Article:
Classrooms at P.S. 105 just got a little smarter, thanks to two city councilmen.
Councilmen Joel Rivera and Jimmy Vacca visited the school on 725 Brady Avenue on Friday, May 20 to officially unveil 15 new SMART Boards. The funding for the boards came out of each councilman’s budget.
For those who have not set foot inside a classroom in the past five years, SMART Boards are interactive screens that are replacing chalkboards and whiteboards in schools. They use touch screen technology, can play media, and are compatible with personal computers.
Fifty-two of P.S. 105’s 63 classrooms are now equipped with SMART Boards. The school goes from kindergarten through fifth grade and has a total of about 1,500 students. It is the largest K-5 school in the Bronx.
“I feel like we’ve made 20 years of progress in the last five years,” said Ppincipal Chris Eustace. “They make the classroom interactive.”
A big advantage of SMART Boards is that they help engage a generation of students that grew-up on computers and video games, while still keeping them focused on learning.
Vacca told a class of fourth graders that the technology should be a tool, not a crutch.
“I like technology when it makes things harder for students,” Vacca said. “Not when it makes things easier.”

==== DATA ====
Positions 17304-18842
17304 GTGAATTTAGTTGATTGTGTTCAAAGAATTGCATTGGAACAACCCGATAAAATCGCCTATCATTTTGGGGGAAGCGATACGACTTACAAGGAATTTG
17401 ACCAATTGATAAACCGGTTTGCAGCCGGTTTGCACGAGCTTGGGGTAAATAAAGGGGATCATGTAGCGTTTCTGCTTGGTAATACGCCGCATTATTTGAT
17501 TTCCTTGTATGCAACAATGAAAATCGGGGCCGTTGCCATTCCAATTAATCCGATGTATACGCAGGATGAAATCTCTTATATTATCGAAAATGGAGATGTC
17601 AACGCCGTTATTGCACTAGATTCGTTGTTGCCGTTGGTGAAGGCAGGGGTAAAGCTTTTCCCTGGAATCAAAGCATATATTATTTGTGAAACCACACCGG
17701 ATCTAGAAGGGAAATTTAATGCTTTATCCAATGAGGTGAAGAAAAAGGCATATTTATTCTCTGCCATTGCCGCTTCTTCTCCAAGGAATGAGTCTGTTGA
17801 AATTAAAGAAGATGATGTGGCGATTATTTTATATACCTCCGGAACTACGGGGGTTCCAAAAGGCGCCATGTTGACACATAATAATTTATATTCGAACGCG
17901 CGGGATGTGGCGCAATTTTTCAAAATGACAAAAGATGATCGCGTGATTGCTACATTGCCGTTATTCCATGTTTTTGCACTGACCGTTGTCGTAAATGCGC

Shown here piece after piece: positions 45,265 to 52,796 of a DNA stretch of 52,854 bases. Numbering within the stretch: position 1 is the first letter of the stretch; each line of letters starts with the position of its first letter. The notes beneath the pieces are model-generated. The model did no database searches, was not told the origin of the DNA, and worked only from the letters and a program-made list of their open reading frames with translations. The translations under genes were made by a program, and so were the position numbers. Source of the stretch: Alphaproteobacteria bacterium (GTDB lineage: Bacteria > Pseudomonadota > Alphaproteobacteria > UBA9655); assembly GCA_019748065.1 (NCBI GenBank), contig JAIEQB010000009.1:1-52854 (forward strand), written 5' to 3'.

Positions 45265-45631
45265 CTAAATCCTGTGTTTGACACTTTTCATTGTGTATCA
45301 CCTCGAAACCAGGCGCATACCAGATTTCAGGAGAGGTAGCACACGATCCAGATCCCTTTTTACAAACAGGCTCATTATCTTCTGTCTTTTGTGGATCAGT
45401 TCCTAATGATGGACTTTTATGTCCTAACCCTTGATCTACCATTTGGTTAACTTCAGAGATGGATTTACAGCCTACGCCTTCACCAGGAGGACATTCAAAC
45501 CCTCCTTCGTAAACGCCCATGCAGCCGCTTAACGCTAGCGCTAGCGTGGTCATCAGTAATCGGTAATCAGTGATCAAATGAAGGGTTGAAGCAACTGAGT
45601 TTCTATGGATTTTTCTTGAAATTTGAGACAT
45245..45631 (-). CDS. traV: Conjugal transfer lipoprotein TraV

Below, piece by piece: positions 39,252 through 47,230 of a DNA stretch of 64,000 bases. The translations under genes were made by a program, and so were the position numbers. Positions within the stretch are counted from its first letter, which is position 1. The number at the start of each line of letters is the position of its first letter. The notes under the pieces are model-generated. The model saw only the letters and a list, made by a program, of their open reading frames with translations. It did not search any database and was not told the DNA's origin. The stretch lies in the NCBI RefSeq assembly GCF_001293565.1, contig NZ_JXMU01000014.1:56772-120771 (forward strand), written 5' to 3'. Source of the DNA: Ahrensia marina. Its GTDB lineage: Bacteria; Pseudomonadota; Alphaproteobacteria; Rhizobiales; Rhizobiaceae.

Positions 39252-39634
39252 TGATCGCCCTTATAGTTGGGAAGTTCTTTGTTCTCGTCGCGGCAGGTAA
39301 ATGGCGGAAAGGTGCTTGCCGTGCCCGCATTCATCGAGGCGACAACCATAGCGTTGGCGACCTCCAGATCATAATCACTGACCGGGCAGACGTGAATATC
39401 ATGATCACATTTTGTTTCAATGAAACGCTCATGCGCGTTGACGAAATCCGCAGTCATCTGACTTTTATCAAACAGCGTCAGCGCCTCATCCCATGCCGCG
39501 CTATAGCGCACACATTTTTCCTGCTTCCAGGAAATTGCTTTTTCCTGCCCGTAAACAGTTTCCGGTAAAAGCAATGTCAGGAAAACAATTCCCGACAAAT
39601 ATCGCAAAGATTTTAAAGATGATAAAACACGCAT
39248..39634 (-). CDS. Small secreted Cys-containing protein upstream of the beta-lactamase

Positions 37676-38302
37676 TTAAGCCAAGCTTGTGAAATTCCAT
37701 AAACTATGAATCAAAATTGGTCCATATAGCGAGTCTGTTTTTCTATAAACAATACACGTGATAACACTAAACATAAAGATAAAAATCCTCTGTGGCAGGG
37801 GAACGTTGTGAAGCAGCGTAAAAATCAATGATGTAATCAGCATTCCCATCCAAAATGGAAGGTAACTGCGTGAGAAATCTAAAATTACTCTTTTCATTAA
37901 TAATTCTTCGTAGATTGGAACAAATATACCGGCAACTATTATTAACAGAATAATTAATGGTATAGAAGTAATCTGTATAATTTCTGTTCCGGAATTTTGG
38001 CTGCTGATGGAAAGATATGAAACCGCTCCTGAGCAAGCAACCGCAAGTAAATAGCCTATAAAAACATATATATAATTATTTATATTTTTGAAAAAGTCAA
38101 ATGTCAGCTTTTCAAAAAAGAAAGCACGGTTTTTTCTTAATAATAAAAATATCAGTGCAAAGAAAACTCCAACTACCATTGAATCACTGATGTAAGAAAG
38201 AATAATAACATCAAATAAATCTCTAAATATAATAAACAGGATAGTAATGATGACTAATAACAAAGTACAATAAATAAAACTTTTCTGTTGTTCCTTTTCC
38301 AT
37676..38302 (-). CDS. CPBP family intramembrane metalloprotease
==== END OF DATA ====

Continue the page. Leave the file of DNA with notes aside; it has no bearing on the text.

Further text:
For some teachers who have had to adapt to the new technology, the SMART Boards did make things harder, at first.
“Most of the teachers are very open to it,” said P.S. 105 technology coordinator Maggie Horgan. “The ones that were iffy love it now. It makes teaching so much easier because the students love it.”
Principals and teachers can submit lists of what they need at their schools and according to Rivera, “SMART Boards have been popping up for a number of years.”
He believes the most important part about having an up-to-date school is that it gives students the chance to maximize their talents.
“It’s about making sure kids get to use the best of technology,” Rivera said. “You never know. You might have another Steve Jobs or Bill Gates in these classrooms. This technology becomes a hook for them.”
SMART Boards were first developed in the early 90s by Canada-based SMART technologies but have become common within the past five to ten years.
Rivera has also been working on a pilot program that will give middle school students iPads